& winter continues! We have another storm on the way, even though Boston has by far surpassed its snow quota for the month, season, & year. Most of us have, of course, gotten into the snow prep groove - making sure we have the necessary groceries so we won’t need to leave the house; placing the shovels & ice scrapers, boots & gloves out by door; pulling our windshield wipers up so they don’t freeze to the window.
But I bet most people haven’t thought to round out their prep with scones, insuring a delicious breakfast to savor while the flakes pile up outside & a filling snack to warm you after pumping the snowy iron as you dig your front steps, car, or entire roof out of the white mess.
They’re simple & delicious. & they have currants. Currants are like diminutive raisins. An elegant form of the dried grape. Almost haute couture. Very…au courant, if you will.
Ahem. Did I take that too far?
Anyways, currants come from a small, hardy shrub that is quite different from a grape vine, despite the similar taste of the dried berries to raisins. & even though they are rather delicious, packing all the punch of grapes with just a tad more brightness, currants are less widespread than raisins, probably due to the fact that currant cultivation was banned in the United States from 1911 to 2003.
During this past almost-century, currants scared the bejeezus out of people, since they thought cultivation might threaten the timber industry. A certain disease, by the name of White Pine Blister Rust, loves those to feed off the needled pines & also likes to gestate in the shrub (though it does not harm them). This ban has since been lifted, but people still aren’t crazy about the risk. I don’t blame them. Any disease that combines the words “blister” & “rust” sounds pretty awful to me.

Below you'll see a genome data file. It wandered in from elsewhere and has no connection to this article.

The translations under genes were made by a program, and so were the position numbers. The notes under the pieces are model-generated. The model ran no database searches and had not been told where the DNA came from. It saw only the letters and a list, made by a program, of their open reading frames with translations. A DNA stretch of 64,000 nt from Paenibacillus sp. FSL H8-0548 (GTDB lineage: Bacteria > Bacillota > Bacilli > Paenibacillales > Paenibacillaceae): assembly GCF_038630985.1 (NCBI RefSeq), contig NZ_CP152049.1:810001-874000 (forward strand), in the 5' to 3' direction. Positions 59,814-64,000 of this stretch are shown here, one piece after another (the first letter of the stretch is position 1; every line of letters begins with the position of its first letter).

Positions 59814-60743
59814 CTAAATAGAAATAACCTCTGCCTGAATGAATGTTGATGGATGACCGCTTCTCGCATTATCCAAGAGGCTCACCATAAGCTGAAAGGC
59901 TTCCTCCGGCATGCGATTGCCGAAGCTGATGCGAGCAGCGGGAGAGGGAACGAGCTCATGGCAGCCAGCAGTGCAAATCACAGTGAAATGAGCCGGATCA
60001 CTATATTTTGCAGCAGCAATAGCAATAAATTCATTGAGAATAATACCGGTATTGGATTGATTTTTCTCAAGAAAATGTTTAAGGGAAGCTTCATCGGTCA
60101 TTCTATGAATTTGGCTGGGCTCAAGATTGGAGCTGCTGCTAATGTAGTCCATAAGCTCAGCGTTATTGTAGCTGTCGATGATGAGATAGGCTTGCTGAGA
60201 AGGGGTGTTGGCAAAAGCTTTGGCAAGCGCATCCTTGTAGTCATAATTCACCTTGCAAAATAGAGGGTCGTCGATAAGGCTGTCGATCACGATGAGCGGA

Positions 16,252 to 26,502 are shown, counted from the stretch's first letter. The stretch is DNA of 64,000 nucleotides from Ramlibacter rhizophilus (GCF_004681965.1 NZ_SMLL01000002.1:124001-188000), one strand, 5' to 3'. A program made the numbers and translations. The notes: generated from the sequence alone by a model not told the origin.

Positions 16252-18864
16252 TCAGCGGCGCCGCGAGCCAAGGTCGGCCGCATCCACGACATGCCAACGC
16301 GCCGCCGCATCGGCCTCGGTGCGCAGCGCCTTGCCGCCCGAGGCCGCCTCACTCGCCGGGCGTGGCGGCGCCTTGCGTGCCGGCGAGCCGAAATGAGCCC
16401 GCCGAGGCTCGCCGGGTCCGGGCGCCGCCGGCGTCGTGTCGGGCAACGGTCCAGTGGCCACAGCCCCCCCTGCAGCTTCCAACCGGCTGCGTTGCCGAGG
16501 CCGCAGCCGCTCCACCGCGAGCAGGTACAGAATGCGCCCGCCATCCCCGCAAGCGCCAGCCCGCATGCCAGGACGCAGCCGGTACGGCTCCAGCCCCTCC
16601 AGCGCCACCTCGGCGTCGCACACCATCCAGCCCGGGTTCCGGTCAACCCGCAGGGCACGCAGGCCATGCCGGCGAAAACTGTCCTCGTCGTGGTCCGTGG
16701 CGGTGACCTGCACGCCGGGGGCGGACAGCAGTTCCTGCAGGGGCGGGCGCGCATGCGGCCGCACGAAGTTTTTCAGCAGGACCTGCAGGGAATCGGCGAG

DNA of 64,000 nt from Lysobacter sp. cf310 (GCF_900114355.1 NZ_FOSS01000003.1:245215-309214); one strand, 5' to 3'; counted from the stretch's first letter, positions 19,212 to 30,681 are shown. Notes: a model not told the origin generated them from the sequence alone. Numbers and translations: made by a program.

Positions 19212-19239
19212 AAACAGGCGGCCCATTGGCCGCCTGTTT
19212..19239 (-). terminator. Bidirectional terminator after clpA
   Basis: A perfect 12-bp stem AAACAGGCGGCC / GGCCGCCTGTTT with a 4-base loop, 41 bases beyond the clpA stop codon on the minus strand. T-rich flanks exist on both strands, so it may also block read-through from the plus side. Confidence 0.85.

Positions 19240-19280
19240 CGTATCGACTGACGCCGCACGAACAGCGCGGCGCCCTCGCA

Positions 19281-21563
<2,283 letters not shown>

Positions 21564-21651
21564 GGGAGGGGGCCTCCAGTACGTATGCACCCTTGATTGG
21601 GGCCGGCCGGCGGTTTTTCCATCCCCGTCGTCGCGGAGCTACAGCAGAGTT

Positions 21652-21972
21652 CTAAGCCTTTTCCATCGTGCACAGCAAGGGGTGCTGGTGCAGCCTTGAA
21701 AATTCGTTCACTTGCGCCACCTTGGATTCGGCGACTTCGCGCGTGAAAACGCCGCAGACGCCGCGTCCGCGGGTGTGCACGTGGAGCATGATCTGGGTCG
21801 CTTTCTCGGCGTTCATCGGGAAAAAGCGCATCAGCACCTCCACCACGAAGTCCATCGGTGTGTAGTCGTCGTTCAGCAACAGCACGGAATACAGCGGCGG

But when they’re added to scones, the tiny fruit is a perfect complement to these light & flaky pastries, which aren’t anywhere near the overly sweet hockey pucks that Starbucks passes off as a breakfast treat of the same name. Pulling these open reveals a layered interior that provides a great canvas for butter, jam, or, as I like, nothing - they are flavorful enough on their own & seem to be made for eating with your fingers, flaky layer by flaky layer, as the other flakes pile up outside.
Cream & Currant Scones
- 1 cup all-purpose flour
- 1 cup white whole wheat flour
- 1 tablespoon baking powder
- 3 tablespoons sugar
- 1/2 teaspoon salt
- 1 teaspoon cinnamon (optional)
- 5 tablespoons unsalted butter, grated & cold
- 1/2 cup currants
- 1 cup + 2 tablespoons Half & Half, divided
In a large bowl, combine the flours, baking powder, sugar, salt & cinnamon, if you so desire.
Then, quickly, toss in the butter & stir gently till the butter is well dispersed before adding in the currants.
Pour in the Half & Half & stir till combined & then knead a couple times till a ball forms. Place the ball & bowl in the refrigerator for 10 minutes.
Lightly flour a work surface & roll out the dough to a square about 12 x 12 inches. Then, fold the dough, as you would a business envelope into thirds & fold that 4 x 12 rectangle into thirds again to form a 4 x 4 square. Place the square back into the bowl & back into the fridge for another 5 minutes (we just want to keep it nice & cold at this point).
Roll the dough out again into a 12 x 12 square & starting from one end, roll the dough into a log, patting it down to about 12 x 4 once you reach the end.
With a very sharp knife, cut the dough into 4 squares, then cut each square on the diagonal to form 8 triangles. Place triangles on a parchment-lined cookie sheet, brush with the remaining 2 tablespoons of Half & Half, & bake for 12-14 minutes in a preheated, 425 degree oven until the scones are a light golden brown.
Eat & Enjoy!